# Four Color Theorem

(Difference between revisions)
 Revision as of 14:54, 3 June 2009 (edit)← Previous diff Revision as of 09:36, 4 June 2009 (edit) (undo)Next diff → Line 1: Line 1: {{Image Description {{Image Description - |ImageName=Four Color + |ImageName=Four Color Theorem |Image=Usagraphfinal2.PNG |Image=Usagraphfinal2.PNG |ImageIntro=Four coloring and graph representation of the United States. |ImageIntro=Four coloring and graph representation of the United States. Line 6: Line 6: It turns out that only four colors are needed to color such a two-dimensional map. It has taken over a century for a correct proof of this fact to emerge, and the proof can currently only be carried out with the aid of computers. An example of a map colored with only 4 colors is the map of The United States on this page's main image. It turns out that only four colors are needed to color such a two-dimensional map. It has taken over a century for a correct proof of this fact to emerge, and the proof can currently only be carried out with the aid of computers. An example of a map colored with only 4 colors is the map of The United States on this page's main image. - |ImageDesc=Map coloring is an application of Graph Theory, the study of graphs. A graph is informally a collection of points, known as vertices, connected by lines, known as edges. This p + |ImageDesc=[[Image:Graphexample.JPG|thumb|left|200px|Example of a planar graph (top) and a non-planar graph (bottom)]]Map coloring is an application of Graph Theory, the study of graphs. A graph is informally a collection of points, known as vertices, connected by lines, known as edges. A graph is planar if no two edges overlap each other, as shown in the diagram to the left. Graphs are useful to analyze map coloring because a map can be easily converted into a planar graph by representing each territory with a vertex and each border with an edge, as in this page's main image. |AuthorName=Brendan John |AuthorName=Brendan John |Field=Graph Theory |Field=Graph Theory |InProgress=Yes |InProgress=Yes }} }}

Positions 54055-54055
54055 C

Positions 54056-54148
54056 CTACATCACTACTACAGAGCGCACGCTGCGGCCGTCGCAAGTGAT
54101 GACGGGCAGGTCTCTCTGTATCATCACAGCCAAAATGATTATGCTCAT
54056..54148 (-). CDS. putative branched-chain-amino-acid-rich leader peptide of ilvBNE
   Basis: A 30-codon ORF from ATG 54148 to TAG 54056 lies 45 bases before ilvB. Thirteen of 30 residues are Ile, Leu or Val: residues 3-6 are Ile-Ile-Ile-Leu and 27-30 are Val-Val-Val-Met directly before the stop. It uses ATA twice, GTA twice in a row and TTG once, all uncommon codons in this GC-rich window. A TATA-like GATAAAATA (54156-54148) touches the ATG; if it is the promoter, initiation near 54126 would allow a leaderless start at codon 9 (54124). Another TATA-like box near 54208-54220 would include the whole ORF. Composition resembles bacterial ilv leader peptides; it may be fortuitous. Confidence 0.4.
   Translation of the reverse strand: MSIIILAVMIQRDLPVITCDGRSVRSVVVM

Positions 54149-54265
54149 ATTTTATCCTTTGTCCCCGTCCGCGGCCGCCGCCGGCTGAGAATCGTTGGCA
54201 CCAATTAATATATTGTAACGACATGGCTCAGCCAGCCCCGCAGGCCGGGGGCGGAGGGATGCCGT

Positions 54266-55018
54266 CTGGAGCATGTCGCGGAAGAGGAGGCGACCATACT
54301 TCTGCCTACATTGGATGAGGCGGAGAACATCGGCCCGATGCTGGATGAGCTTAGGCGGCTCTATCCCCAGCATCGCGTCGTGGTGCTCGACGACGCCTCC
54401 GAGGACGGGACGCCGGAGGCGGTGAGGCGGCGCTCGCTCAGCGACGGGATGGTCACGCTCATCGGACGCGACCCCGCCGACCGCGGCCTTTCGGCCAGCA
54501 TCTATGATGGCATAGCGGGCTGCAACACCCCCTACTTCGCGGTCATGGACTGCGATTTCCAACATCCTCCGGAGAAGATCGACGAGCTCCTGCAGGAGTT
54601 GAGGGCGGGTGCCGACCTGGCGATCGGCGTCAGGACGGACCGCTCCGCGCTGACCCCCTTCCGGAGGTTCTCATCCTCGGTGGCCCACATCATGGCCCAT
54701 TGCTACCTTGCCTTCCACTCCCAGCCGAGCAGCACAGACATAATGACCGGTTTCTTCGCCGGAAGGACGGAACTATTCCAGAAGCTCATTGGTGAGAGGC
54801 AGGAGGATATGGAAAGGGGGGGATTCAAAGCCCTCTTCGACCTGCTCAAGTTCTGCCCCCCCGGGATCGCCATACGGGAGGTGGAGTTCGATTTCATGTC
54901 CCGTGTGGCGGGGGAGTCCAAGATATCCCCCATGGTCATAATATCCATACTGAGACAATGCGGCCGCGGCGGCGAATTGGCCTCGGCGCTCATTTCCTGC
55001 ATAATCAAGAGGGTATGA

## Revision as of 09:36, 4 June 2009

Four Color Theorem

Four coloring and graph representation of the United States.

# Basic Description

How many colors are needed to color the territories of a map, if all the territories that share a border must be of different colors?

It turns out that only four colors are needed to color such a two-dimensional map. It has taken over a century for a correct proof of this fact to emerge, and the proof can currently only be carried out with the aid of computers. An example of a map colored with only 4 colors is the map of The United States on this page's main image.

# A More Mathematical Explanation

[[Image:Graphexample.JPG|thumb|left|200px|Example of a planar graph (top) and a non-planar graph (bot [...]

Example of a planar graph (top) and a non-planar graph (bottom)
Map coloring is an application of Graph Theory, the study of graphs. A graph is informally a collection of points, known as vertices, connected by lines, known as edges. A graph is planar if no two edges overlap each other, as shown in the diagram to the left. Graphs are useful to analyze map coloring because a map can be easily converted into a planar graph by representing each territory with a vertex and each border with an edge, as in this page's main image.